To celebrate Zion Schoolhouse’s 150th anniversary, the Zion Schoolhouse Project presents three maps imagin- ing the schoolhouse and surrounding area in the present (2018), the year it was built (1869) and 150 years in the future (2169). Zion Schoolhouse was founded along with hundreds of other rural Ontario schoolhouses built from stock plans after Egerton Ryerson promoted an education system that would be “free, universal, and accessible” — a legacy that was tarnished by his influence in establishing what would become the residential school system. The project is an effort to celebrate history while confronting its wounds, healing the past while envisioning a more integrated future.
Created through a series of youth arts mentorship work- shops lead by the Urban Geographer, Daniel Rotsz- tain, 10 local youth artists collaboratively created the multi-media maps while developing professional arts skills. The workshops were co-lead by Maggie Newell, a museum educator with Toronto Historic Sites, and Lindsey Lickers, a multi-media artist, arts administrator, educator and program coordinator, originally from Six Nations of the Grand River and connected to the Mississauga’s of the New Credit through traditional matriarchal lineage.
The PAST map represents the schoolhouse and sur- rounding area in the year 1869, when the Zion School- house was first opened as S.S. 12. The map imagines the livelihoods of the rural village of L’Amoreaux, where fam- ilies would grow vegetables, grain and livestock on small farm plots for subsistence or sale at nearby markets. The map grapples with the tension of the time, visualizing the forests, river valleys, and small agricultural fields of the Haudenosaunee and Anishinaabe nations as they were surveyed, subdivided, and dissolved into patches of farmland given for free to newly arrived settlers. While the Dish with One Spoon and Two Row Wampum belts — covenants that outline our responsibility to the land, to each other, and between nations — surround the Sen- eca Village, the Union Jack flies at Zion Schoolhouse, representing the British law and ways of life being spread throughout the land.
The PRESENT map is an expression of Toronto as it is experienced by the youth artists who created it in 2018. The rural landscape of 1869 has given way to a modern city of highways, high rises, and vast tracts of single family homes. The map celebrates the little things that repre- sent the Toronto of 2018 — TTC busses make their way down major thoroughfares, while constant construction plugs up the streets. The map is also a tribute to Villa- ways, a nearby Toronto Community Housing neighbour- hood that was being demolished and redeveloped at the time the maps were made. Many of the contributors grew up in Villaways, but redevelopment had displaced them to other corners of the city. The map became an opportu- nity to express memories of their lost community: where their friends lived, local landmarks, and their explorations of the East Don River.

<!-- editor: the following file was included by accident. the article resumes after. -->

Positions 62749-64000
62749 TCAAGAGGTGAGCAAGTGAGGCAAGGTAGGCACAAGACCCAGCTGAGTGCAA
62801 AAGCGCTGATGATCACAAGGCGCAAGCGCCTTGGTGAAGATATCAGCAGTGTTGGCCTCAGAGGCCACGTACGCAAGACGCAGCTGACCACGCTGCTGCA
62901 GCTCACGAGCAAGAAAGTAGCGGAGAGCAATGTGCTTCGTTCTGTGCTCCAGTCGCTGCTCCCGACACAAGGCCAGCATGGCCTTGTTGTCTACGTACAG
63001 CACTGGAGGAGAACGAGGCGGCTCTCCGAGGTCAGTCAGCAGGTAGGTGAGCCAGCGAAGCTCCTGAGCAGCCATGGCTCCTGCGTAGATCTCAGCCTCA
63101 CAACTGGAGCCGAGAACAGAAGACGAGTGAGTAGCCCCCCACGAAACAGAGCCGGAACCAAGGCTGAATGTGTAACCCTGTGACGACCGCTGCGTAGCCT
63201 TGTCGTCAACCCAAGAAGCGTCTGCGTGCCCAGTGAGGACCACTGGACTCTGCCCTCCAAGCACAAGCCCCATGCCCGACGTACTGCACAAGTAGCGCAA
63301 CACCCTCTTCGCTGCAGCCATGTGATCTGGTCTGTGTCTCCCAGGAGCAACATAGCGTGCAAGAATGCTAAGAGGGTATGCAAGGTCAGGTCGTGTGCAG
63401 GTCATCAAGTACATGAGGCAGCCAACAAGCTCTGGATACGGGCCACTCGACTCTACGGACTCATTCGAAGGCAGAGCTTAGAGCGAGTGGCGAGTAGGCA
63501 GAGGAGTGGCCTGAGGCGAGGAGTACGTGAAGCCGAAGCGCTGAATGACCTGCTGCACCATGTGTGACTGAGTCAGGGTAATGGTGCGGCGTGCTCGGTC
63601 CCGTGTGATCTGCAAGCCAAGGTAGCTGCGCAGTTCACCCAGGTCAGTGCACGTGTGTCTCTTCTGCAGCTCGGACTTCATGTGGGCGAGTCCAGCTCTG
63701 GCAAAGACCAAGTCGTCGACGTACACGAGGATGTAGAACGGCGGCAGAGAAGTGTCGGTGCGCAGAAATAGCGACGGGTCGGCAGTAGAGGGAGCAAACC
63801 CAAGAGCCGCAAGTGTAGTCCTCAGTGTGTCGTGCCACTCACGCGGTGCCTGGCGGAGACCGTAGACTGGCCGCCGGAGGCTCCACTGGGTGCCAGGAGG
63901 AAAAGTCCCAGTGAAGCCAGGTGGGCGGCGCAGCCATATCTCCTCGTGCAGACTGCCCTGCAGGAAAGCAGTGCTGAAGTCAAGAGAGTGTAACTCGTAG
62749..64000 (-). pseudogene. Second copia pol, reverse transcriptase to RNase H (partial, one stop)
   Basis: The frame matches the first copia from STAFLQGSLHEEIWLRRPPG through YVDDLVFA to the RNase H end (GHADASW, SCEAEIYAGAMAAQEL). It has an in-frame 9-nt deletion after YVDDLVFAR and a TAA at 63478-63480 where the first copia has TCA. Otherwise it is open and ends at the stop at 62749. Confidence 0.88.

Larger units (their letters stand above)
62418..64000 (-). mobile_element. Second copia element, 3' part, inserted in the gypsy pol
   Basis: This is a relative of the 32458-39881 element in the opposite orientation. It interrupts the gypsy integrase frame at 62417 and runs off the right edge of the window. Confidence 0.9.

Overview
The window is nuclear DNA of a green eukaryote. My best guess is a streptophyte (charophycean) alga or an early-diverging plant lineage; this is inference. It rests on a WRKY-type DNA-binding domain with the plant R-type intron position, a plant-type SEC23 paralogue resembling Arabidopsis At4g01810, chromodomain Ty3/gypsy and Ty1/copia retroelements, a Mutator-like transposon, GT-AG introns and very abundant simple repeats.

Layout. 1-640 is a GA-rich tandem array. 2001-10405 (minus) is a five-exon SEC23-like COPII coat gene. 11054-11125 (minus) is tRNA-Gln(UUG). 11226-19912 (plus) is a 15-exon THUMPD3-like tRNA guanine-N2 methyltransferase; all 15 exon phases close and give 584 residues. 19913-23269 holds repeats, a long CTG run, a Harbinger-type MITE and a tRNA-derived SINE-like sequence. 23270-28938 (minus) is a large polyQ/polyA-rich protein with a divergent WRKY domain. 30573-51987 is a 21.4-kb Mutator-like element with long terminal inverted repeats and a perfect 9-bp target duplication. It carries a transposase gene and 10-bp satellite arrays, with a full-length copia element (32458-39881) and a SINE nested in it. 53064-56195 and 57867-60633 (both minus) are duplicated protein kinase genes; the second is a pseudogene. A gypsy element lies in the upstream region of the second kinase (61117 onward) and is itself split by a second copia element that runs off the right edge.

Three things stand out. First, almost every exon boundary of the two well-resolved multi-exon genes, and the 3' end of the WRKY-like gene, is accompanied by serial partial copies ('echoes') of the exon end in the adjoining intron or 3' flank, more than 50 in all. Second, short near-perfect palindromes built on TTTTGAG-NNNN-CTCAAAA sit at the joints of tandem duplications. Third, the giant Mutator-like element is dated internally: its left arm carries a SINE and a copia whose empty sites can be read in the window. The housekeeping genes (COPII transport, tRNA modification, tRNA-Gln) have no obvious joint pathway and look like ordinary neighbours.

The FUTURE map envisions the same neighbourhood but in 2169, 300 years after the Zion Schoolhouse was built. The map gave participants an opportunity to ex- press their hopes and dreams of the future. In many ways, 150 years in the future looks more like 1869 than 2018. While the single family homes of North York have been replaced by towering high rises, this has freed up wide expanses of land between, where forests and farm- land has been reintroduced into the city. Food is de- livered directly from field to residences via tubes, and buildings integrate home, school, work, and shopping. The TTC is offering similar service, but with hover craft vehicles, while the wealthiest have access to self driving flying cars. Nearby Cresthaven Public School has be- come a museum showcasing education of the early 21st century, while Zion Schoolhouse has become the base of a condo ( — we hope this doesn’t come true!). The map also envisions a future where the “Nation to Nation” agreements between First Nations and the Canadian government have fully manifested: the Canadian flag has been replaced by the Two Row wampum belt with four maple leaves representing the First Nations, the French, the British, and New Immigrants, while flags represent- ing the Ojibway/Cree Seven Grandfather teachings and a medallion representing the Haudenosaunee ways of life express our obligations to the land and to each other.
Cards by Romero Martin
|The Zion Schoolhouse Project | Highlights||The Zion Schoolhouse Project | Interviews|
MEET THE TEAM
Daniel RotsztainLead Artist
Lindsey Lickers (Mushkiiki Nibi Kwe)First Nations Facilitator
Maggie NewellMuseum Educator
Julian CarvajalSpecial Projects Manager
This project is supported through Toronto Arts Council Strategic Funding